Possibly the best (but most expensive) Digital Radio I’ve ever bought


Yesterday, I bought a new radio.

It has a touch screen. It is really portable. Yet it won’t work inside the house.

Luckily, it’s in the new car, so hopefully it won’t ever work in the house. But its features were certainly an influencer in my purchasing decision.

I’m not a car snob – just need something that is fairly cheap to run, has a good load space and is comfortable. I’ve ended up with a new Peugeot 2008. To be honest, it could have been a Vauxhall Meriva or a Nissan Juke (too ugly) or even a Ford BMax (the kids loved the sliding doors). But I’ve had a 206 and 206 SW in the past so Peugeot won out in the end.

These cars all have DAB radio as standard, but this version has a pretty easy to use touch screen system which seemingly makes using digital radio easy. And whilst it looks a little functional and dated, it works really well (unlike other touch screen radios I’ve used).

You can tune between station simply by using forward and backward arrows, and yes, it’s still a bit clunky but it’s fairly painless – getting local, regional then national stations one after the other.

What I really like is the way that when you save stations as favourites, it allows you to save both DAB, FM, and even AM stations if you wanted to on the same list. Now, looking at the photo I too, it looks like you can also have a list of Music and Speech stations too which will be useful. But what I love is the fact that to tune between them, all I do is push the station name and it tunes to the relevant medium – DAB, FM or AM. Now it won’t allow me to add streaming stations to that list (and knowing the costs often discussed recently, I can understand why I wouldn’t necessarily want this option), but this sort of useability makes the DAB listening experience far more pleasant. The added bonus with this radio is that it will seek out the FM equivalent version of stations who broadcast across digital and FM so that if you loose the DAB signal, you can carry on listening. Now this doesn’t solve anything of the DAB vs FM debate, but at least it gives options. And as well as using the radio, I can plug in a USB stick and play any downloaded audio too. And display photos (though why you’d want to is beyond me..)

What did strike me, when I was going through the process of test driving, is how little information there is available about makes and models of cars with DAB options. It may be available from people like a Digital Radio UK, but at point of sale in dealerships, there’s very little messaging getting through (in my limited research).

So whilst you may not like my car choice, I’d recommend giving this system a look – it may improve your in car listening experience.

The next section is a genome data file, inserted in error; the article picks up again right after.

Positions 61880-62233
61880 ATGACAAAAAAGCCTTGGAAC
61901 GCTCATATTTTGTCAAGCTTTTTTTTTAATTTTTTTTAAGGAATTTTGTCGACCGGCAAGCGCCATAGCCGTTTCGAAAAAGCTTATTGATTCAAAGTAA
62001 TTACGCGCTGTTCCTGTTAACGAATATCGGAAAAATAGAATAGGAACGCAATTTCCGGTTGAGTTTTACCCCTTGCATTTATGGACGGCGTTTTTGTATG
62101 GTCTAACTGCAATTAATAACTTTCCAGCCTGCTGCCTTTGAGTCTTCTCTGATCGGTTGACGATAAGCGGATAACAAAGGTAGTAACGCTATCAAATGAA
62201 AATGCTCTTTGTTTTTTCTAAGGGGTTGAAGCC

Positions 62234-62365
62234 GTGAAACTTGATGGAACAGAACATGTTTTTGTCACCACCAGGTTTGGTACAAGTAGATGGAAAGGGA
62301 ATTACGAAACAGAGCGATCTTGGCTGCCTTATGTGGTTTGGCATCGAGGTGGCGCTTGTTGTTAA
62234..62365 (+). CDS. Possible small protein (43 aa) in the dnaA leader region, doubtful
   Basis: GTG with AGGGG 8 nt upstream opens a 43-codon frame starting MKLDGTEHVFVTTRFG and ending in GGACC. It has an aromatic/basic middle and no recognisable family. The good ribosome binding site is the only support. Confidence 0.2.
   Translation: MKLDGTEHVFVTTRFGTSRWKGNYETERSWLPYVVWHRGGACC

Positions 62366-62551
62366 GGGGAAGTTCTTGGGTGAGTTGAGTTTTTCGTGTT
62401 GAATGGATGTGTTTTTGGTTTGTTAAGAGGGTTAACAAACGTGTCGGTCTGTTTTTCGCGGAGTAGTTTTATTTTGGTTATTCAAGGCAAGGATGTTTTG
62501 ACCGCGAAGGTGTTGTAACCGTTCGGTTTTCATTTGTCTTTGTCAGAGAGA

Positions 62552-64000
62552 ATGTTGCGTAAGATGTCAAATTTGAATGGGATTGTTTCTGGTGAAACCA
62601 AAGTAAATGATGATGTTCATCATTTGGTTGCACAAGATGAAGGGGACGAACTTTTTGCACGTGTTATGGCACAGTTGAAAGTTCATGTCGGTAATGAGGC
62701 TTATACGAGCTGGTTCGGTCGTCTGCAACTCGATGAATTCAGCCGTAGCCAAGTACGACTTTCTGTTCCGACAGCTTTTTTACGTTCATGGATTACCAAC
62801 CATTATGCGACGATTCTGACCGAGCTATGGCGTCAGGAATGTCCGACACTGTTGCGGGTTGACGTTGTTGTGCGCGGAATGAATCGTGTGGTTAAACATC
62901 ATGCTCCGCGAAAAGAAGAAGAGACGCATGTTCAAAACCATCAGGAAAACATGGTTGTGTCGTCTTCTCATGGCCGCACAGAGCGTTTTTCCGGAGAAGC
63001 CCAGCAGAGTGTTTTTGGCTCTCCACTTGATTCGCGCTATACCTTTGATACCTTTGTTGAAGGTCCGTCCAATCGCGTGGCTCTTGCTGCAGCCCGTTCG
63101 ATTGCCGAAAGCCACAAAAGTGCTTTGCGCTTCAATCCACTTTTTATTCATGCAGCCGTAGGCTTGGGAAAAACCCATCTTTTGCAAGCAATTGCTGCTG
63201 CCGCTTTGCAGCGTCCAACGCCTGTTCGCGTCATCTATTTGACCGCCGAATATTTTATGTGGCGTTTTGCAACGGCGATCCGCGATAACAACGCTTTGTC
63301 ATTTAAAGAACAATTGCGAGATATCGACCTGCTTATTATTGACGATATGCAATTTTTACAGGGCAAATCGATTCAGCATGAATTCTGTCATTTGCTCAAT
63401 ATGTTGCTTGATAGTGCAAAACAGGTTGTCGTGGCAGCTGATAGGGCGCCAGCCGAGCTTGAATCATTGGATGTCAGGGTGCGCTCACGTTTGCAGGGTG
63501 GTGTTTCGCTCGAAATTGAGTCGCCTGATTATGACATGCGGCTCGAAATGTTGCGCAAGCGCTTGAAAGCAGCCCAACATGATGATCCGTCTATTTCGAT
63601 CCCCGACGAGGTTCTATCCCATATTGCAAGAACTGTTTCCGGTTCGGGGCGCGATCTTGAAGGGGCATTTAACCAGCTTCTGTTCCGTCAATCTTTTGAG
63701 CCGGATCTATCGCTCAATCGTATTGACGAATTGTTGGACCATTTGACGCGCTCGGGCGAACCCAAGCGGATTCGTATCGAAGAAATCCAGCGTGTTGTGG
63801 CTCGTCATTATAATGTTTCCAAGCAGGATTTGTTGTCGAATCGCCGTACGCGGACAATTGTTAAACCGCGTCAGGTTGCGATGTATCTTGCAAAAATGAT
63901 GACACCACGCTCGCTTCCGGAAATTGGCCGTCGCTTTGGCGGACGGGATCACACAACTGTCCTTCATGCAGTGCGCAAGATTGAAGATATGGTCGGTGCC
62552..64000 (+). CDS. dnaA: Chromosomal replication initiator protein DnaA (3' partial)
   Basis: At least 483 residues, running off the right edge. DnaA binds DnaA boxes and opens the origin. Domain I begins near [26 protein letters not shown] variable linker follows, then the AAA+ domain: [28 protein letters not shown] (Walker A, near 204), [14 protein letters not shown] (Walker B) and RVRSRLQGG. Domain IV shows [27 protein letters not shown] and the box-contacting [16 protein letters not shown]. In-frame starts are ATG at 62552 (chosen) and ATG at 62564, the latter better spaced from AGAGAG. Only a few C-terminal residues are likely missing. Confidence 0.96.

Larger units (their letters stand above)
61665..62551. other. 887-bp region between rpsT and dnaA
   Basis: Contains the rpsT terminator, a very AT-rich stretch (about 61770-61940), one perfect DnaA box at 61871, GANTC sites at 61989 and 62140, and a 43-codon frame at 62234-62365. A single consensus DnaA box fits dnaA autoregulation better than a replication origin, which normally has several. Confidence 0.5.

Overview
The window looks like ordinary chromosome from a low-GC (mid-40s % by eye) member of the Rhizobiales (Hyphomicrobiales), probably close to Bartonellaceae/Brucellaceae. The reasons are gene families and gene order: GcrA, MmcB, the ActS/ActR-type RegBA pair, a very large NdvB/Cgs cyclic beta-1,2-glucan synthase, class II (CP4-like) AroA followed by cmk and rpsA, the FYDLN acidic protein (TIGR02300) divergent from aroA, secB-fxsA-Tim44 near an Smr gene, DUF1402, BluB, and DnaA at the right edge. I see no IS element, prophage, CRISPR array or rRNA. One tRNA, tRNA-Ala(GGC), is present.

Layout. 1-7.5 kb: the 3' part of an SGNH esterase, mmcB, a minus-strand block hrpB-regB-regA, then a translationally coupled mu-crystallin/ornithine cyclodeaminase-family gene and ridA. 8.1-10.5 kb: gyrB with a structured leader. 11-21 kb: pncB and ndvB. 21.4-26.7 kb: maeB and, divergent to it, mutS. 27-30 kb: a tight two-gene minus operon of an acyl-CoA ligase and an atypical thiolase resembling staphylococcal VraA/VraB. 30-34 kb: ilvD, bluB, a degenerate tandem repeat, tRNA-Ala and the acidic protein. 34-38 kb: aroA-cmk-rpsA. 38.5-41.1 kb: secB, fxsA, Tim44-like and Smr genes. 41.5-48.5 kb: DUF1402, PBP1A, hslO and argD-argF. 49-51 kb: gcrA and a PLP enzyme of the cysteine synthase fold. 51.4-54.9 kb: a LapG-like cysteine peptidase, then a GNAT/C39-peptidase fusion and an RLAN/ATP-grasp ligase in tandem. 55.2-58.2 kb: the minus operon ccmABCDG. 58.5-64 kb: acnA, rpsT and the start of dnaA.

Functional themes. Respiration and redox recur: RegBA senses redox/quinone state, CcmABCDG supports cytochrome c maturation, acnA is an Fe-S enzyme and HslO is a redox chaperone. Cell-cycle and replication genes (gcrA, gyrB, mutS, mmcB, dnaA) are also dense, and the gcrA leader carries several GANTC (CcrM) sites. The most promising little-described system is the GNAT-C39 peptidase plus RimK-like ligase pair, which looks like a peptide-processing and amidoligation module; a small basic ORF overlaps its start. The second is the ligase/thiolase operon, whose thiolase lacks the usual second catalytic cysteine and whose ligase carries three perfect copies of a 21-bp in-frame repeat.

“That sounds a bit complicated…”


A listener called today. She was mid 60s, with a name like Maureen or similar. She listens to JACK fm..as do many of her friends.

“Hi there. I’m trying to listening to your station and I can’t hear it today..”

“Where are you listening?”

“I live in Midhurst..”

“Well, that’s on the very edge of our area so our signal may not reach that far”

“Well, I can normally hear you, but some days I lose reception, so I switch to Smooth Radio. Can I get you on Digital Radio – I have a digital set but haven’t really used it..”

We are on digital radio. Have you looked for us”

She looks and lists the stations she can see..

“I can see Absolute, BBC stations, Premiere radio. No, I can’t see you..”

“I’’m sorry. Have you tried listening online – or maybe tried our mobile apps”.

“Sorry dear – I’m a bit old fashioned – I just want to listen in the kitchen – that sounds far too complicated”

“Ok – we’ll hopefully you’ll get the signal back soon”

“I’ll do that. I love your station. Do you know why I listen?”

“Tell me..”

“I found your station and started listening because you have the same name as my son. He’s called JACK too”.

I’ve heard many reasons why people listen – but never because the station is named after a family member.. but what are the real reasons people choose to listen to stations? The fact that she liked the name hooked this listener (someone who is out of our target). She likes the music (though I’m not sure what our overlap would be with Smooth Radio).

But the thing that struck me the most was her comment :

“Sorry dear – I’m a bit old fashioned – I just want to listen in the kitchen – that sounds far too complicated”

She’s an older listener.

She’s open to listening on Digital.

She can’t be bothered about how she gets the stations she wants.

She just wants them in one place in one box – and she doesn’t need to think about how to find them.


We’re not making things easy for people like “Maureen”. They are getting the digital message. They  are starting to understand the range of choice. They want to listen to the content. But some of them just don’t understand how to get hold of it or can’t be bothered with the hassle.

The sooner someone cracks the connected box that has a menu that lists the stations and tunes to the station whether its via FM, DAB, online stream the better. It’s great that the team at UK Radioplayer (with others from Global Radio and Absolute Radio) are doing just that. This is the sort of radio I want..

As for us, we’ll just home the wind is in the right direction for Maureen to listen on FM. Or maybe I’ll record some output and post it to her on a cassette…


Matt Deegan posted a blog today that included a presentation from James Cridland – all about the need for user experience to be better in all digital radio. It’s certainly worth a watch.